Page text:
The OECD has today published model provisions for the Pillar Two GloBE rules, which seek to ensure multinationals pay a minimum effective tax rate of 15% in each jurisdiction.
Several aspects of the rules have evolved significantly since the original Pillar Two Blueprint was published in October 2020 including:
- the precise scope of the exclusion for investment funds has been defined;
- the back-up undertaxed payment rule (UTPR) now shares out the right to collect top-up tax between countries in proportion to a group’s tangible assets and payroll costs, rather than by reference to intra-group payments; and
- the rules now smooth out differences in when a group pays tax by including deferred tax expenses in the effective tax rate (ETR) calculation, rather than by allowing excess tax to be carried forward.
What is missing and what is next?
Although the model rules are a major milestone there are some notable omissions and plenty to keep the OECD secretariat busy in the coming months.
- The rules don’t include further detail about the subject to tax rule (STTR), which will give developing countries greater source taxing rights over certain low-taxed connected-party payments. It is unclear whether this reflects continued disagreement among countries about which payments the STTR should apply to, however the OECD has reiterated the commitment made in October to publish a model treaty provision.
- It also says nothing about global intangible low-taxed income (GILTI) co-existence, which will be considered in the new year as US tax reform legislation progresses through Congress.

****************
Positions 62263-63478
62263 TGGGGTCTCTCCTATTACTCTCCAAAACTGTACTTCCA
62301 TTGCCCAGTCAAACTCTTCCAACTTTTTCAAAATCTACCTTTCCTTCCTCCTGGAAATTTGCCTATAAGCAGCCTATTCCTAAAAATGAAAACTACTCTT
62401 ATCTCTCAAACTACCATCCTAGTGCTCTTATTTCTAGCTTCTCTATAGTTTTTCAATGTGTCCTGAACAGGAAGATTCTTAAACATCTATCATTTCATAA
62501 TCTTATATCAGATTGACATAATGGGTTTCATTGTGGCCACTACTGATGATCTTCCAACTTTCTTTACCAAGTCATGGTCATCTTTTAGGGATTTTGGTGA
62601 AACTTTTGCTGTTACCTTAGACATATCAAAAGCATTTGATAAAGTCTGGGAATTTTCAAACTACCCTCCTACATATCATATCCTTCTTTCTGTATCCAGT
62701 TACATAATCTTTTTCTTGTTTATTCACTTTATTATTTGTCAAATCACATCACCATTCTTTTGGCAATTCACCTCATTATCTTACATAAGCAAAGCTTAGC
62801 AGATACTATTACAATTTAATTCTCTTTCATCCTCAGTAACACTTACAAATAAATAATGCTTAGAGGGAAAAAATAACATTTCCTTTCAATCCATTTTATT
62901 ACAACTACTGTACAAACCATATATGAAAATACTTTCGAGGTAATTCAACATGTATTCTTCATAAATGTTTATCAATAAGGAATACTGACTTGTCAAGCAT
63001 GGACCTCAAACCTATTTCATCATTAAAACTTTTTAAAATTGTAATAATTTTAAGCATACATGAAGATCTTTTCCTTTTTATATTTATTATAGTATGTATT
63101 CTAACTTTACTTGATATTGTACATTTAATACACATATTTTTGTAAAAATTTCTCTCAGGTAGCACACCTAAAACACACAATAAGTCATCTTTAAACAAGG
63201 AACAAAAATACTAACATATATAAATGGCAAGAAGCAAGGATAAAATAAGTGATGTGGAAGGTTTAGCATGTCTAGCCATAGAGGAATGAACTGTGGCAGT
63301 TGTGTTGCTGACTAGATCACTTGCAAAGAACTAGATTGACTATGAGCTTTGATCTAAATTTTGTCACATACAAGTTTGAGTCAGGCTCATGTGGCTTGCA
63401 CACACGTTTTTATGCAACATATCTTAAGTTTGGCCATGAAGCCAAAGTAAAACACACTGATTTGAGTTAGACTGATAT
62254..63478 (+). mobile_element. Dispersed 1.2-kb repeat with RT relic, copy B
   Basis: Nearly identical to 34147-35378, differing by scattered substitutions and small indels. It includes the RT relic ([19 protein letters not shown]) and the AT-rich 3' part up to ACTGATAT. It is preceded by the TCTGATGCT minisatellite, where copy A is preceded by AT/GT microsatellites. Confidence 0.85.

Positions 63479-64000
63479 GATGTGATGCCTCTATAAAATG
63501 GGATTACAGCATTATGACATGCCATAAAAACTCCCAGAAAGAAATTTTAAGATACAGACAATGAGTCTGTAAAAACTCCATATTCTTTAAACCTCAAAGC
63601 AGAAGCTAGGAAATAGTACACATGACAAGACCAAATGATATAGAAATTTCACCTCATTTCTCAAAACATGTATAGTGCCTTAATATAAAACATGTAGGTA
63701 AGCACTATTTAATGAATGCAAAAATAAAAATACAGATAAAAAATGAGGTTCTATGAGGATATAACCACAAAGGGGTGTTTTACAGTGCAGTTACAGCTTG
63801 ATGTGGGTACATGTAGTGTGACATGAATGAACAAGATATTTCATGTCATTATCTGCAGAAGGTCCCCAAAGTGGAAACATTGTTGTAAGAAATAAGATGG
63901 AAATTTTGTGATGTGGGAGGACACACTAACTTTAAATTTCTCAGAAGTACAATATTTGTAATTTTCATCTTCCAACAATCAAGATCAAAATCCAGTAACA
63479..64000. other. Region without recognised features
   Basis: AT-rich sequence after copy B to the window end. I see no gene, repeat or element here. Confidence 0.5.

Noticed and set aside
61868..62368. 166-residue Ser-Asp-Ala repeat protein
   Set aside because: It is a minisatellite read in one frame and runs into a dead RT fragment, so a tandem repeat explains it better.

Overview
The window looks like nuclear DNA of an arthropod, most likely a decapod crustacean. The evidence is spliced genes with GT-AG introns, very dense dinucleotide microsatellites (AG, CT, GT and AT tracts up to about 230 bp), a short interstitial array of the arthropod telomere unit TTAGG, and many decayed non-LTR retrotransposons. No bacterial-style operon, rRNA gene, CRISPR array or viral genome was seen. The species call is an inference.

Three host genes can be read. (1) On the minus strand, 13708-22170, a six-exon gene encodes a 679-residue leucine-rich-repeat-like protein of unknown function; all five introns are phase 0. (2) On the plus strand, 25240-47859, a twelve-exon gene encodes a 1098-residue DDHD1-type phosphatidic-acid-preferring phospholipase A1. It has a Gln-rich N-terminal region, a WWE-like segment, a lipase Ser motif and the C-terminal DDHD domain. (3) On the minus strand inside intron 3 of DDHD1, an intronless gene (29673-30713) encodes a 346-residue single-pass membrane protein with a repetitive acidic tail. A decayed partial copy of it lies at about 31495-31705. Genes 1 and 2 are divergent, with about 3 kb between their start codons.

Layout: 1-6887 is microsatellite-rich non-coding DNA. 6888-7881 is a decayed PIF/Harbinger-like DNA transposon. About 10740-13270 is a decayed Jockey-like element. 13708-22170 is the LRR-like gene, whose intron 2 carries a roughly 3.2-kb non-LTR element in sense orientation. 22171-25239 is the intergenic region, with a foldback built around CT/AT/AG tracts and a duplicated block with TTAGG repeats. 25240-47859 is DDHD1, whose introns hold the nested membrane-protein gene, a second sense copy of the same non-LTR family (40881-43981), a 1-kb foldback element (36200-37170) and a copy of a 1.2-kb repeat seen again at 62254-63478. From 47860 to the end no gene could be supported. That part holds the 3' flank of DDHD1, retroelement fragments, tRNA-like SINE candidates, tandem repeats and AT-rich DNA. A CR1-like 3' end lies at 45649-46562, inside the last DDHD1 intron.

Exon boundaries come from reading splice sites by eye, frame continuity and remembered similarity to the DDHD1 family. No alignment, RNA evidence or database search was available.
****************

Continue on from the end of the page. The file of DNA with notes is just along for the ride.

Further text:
- The OECD is also still drafting commentary to support the model rules, which don’t contain narrative explanation. They intend to release this in early 2022.
- Perhaps in response to pressure from business stakeholders, the OECD has announced it will hold public consultations on the implementation of Pillar Two and on the STTR, in February and March 2022 respectively.
With the model rules now available as a template to work from countries will be able to start the process of implementing the proposals, which the rules say is “envisaged” to happen by 2023 – a slightly softening from the more definite language in the October IF agreement. The EU Commission has stated it intends to publish a draft directive on Pillar Two implementation before the end of the year. Given the UK Government’s track record in implementing the original BEPS actions promptly it will likewise be looking at what it needs to do to bring Pillar Two rules into effect.
Today’s publication doesn’t include further information on Pillar One, which will re-allocate taxing rights over the largest groups’ residual profits to the countries in which their customers are located. The overall framework for Pillar One was described in the October agreement but its detailed design is less advanced than that of Pillar Two with several important features – including the mechanism for identifying which countries will surrender the profits that are to be reallocated – still being negotiated. The OECD’s stated intention is to finalise text for a Pillar One multilateral convention (MLC) in early 2022, with a view to countries signing it in mid-2022. While that’s an ambitious timetable, countries will be keen to make progress so that Pillar One can proceed as closely to Pillar Two as possible.